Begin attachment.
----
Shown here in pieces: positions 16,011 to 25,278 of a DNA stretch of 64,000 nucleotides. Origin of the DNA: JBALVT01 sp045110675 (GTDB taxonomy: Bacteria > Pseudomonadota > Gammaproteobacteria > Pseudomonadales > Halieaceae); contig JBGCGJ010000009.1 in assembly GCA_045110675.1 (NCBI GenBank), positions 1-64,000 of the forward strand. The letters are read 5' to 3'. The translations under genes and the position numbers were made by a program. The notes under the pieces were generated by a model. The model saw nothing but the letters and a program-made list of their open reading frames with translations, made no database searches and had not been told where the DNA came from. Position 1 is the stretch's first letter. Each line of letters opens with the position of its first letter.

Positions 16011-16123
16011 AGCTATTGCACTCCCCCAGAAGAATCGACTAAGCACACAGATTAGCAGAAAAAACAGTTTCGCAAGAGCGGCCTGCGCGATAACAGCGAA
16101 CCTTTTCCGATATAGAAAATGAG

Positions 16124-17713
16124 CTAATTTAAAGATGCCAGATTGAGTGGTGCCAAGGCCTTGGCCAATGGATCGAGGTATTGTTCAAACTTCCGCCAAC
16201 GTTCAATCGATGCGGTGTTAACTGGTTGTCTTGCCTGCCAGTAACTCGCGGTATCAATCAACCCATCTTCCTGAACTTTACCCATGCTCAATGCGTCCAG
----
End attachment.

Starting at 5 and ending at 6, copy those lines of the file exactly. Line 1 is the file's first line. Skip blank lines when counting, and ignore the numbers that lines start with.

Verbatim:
Positions 16124-17713
16124 CTAATTTAAAGATGCCAGATTGAGTGGTGCCAAGGCCTTGGCCAATGGATCGAGGTATTGTTCAAACTTCCGCCAAC